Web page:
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Perry County Schools
Farm to School
Cafeteria-Classroom-Community
Why Farm to School?
Perry County Farm to School Task Force was formed in
2010 with the following goals:
 Increase access ...
Schools Open a New
Market for Producers
In 2014, Perry County Schools served:
• 3612 lunches
• 2708 breakfasts
• 850 suppe...
Barriers
Time
 Purchasing from multiple local sources involves more
paperwork and takes more time finding local farmers
D...
How to Deal with Barriers
Seek Help!
 Partnering with community organizations
 The Foundation for Appalachian Kentucky, ...
• In 2014, locally grown apples, corn,
tomatoes, broccoli, strawberries, green beans,
watermelon, and milk were served in ...
Moving Forward
 Perry County is committed to continuing Farm to
School in order to:
 Provide fresh, great tasting food t...
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Perry County Schools: Farm to School

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Perry County Schools: Farm to School

  1. 1. Perry County Schools Farm to School Cafeteria-Classroom-Community
  2. 2. Why Farm to School? Perry County Farm to School Task Force was formed in 2010 with the following goals:  Increase access to fresh, locally grown produce to students  Provide classroom education on sound nutrition practices, food systems, and agricultural sustainability  Stimulate community-wide interest in school nutrition, local food systems, and using agriculture as a means to economic development  Encourage increased consumption of fruits and vegetables  Ultimately improve the health of Perry County citizens  Decrease prevalence of chronic diseases such as obesity and diabetes.  Prevent morbidity and early mortality.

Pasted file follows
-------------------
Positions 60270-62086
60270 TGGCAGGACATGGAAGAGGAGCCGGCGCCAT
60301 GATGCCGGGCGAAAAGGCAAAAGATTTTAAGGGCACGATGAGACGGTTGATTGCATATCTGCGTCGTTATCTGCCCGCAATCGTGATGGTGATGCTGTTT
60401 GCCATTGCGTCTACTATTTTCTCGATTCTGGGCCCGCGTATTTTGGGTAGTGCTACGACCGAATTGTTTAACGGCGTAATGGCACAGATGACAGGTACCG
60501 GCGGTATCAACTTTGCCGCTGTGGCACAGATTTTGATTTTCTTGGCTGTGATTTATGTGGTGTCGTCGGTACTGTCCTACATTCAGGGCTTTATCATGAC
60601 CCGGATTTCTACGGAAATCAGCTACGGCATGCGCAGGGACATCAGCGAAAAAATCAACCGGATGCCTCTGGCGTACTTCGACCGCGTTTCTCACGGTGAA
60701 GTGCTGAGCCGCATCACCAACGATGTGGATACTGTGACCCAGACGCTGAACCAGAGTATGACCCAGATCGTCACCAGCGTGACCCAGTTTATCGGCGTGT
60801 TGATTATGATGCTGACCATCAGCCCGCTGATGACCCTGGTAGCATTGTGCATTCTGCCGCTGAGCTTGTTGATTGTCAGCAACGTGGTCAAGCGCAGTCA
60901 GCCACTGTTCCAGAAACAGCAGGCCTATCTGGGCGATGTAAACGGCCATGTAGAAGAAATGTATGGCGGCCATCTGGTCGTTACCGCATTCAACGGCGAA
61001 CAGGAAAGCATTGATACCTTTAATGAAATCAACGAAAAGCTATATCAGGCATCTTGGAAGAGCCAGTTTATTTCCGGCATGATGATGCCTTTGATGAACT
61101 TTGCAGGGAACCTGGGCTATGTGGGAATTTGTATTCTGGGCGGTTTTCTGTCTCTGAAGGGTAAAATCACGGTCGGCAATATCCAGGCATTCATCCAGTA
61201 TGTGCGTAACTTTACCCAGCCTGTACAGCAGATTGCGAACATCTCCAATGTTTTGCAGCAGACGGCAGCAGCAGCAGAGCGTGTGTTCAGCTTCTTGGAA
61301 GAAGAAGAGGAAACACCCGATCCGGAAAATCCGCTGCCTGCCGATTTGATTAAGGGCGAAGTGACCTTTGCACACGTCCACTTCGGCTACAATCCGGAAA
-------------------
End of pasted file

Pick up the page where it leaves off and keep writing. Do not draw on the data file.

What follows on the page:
3. 3. Schools Open a New Market for Producers In 2014, Perry County Schools served: • 3612 lunches • 2708 breakfasts • 850 suppers Our food budget is ~1.4 million • In 2014, 13% our food dollars were spent within Kentucky ranking Perry County 7th in the state USDA Fresh Fruit and Vegetable Grant • Seven of our schools are offered fresh fruits and vegetables for snacks throughout the day
  4. 4. Barriers Time  Purchasing from multiple local sources involves more paperwork and takes more time finding local farmers Distribution  Perry County has 10 schools  The two farthest schools are 108 miles apart  Delivering to each school is not feasible when delivering a single product at a time Procurement Procedures  USDA and State regulations
  5. 5. How to Deal with Barriers Seek Help!  Partnering with community organizations  The Foundation for Appalachian Kentucky, UK Extension Agency, Eastern Kentucky University, and many more.  Perry County Schools applied for and received a USDA planning grant for 1 year  Able to hire two project interns (Karyn Knecht and Jason Brashear) and an AmeriCorps VISTA (Rachel Ackerman) to work full time on the Farm to School program.
  6. 6. • In 2014, locally grown apples, corn, tomatoes, broccoli, strawberries, green beans, watermelon, and milk were served in all 10 cafeterias • A Farm Field Day was held at Holliday Farms, were 320 second and third graders rotated through stations learning about grain, vegetable, livestock, dairy, chicken/egg, and bees/pollination. • In class cooking and nutrition education took place around the county, reaching 364 elementary students. • Chef Jim Whaley visited a Perry County kitchen to share his tricks with the cooks when cooking with fresh, local ingredients Farm to School 2014
  7. 7. Moving Forward  Perry County is committed to continuing Farm to School in order to:  Provide fresh, great tasting food to students so they are well nourished and ready to learn.  Make students aware of where their food comes from and why fresh food is important to their health.  Improve the community and local economy by providing a market for Kentucky farmers.

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